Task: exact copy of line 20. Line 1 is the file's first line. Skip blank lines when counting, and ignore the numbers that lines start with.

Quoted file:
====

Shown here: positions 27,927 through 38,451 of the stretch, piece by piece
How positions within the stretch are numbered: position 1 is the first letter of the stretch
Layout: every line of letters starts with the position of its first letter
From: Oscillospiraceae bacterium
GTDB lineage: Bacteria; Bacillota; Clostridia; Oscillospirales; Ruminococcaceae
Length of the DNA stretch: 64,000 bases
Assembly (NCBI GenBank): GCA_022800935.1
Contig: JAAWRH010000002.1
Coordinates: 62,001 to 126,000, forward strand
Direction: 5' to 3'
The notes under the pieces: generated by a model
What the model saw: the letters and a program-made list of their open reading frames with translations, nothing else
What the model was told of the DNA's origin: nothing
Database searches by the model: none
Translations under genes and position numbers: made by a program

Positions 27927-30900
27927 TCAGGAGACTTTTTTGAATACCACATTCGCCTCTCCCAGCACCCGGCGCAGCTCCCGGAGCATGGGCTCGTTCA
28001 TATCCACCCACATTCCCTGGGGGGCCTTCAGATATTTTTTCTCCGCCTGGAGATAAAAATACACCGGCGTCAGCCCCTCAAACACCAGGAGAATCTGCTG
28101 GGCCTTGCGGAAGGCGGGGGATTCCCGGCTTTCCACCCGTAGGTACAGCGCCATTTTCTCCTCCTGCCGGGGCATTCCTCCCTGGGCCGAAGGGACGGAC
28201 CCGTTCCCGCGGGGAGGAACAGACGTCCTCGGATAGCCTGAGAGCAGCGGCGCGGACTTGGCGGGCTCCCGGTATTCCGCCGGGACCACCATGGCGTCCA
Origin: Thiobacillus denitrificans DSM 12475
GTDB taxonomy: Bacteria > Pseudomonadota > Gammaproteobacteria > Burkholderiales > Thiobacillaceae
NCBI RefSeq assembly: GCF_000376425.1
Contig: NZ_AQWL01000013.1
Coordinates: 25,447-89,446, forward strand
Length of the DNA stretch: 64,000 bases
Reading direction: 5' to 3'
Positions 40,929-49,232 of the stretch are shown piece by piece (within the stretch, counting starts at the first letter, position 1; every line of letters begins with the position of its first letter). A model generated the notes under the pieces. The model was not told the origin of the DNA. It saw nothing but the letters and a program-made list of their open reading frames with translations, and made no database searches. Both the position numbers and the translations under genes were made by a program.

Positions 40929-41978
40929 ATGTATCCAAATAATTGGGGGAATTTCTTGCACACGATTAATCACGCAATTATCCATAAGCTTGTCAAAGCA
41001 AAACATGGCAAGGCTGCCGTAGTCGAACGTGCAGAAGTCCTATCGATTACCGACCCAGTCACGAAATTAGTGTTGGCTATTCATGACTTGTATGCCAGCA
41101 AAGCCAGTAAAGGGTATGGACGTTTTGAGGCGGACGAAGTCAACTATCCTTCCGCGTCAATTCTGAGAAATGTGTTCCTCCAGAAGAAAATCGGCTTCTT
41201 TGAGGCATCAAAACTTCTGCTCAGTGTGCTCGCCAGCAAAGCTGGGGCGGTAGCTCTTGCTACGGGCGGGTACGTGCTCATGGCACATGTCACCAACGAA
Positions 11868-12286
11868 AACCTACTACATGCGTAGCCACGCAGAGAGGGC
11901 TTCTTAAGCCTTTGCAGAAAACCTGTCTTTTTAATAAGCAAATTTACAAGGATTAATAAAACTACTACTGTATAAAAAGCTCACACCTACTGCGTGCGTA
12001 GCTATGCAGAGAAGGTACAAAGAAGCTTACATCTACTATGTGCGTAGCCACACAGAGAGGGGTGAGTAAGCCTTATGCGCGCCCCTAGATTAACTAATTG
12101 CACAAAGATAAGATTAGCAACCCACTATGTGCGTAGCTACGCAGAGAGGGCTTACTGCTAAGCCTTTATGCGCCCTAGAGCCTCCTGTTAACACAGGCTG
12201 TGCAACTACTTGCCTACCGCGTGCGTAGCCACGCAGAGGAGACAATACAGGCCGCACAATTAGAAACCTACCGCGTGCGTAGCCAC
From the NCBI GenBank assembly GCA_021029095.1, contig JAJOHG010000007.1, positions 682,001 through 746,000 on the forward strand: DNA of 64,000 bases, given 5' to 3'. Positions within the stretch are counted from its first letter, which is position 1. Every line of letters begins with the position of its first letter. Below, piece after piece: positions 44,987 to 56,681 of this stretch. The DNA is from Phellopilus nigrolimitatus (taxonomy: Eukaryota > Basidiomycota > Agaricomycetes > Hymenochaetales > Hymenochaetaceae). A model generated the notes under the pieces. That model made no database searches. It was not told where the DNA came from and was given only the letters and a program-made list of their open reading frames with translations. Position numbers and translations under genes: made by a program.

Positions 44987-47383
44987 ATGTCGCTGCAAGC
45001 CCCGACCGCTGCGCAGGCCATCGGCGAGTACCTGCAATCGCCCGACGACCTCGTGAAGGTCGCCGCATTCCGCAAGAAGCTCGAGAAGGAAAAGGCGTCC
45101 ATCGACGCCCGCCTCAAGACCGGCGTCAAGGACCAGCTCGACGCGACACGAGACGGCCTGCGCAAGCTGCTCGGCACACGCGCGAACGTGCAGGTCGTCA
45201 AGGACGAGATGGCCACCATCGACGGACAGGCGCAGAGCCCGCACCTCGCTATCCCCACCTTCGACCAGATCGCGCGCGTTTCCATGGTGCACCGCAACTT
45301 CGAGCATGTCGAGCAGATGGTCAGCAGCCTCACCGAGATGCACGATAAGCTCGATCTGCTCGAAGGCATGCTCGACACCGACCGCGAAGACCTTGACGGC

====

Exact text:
28201 CCGTTCCCGCGGGGAGGAACAGACGTCCTCGGATAGCCTGAGAGCAGCGGCGCGGACTTGGCGGGCTCCCGGTATTCCGCCGGGACCACCATGGCGTCCA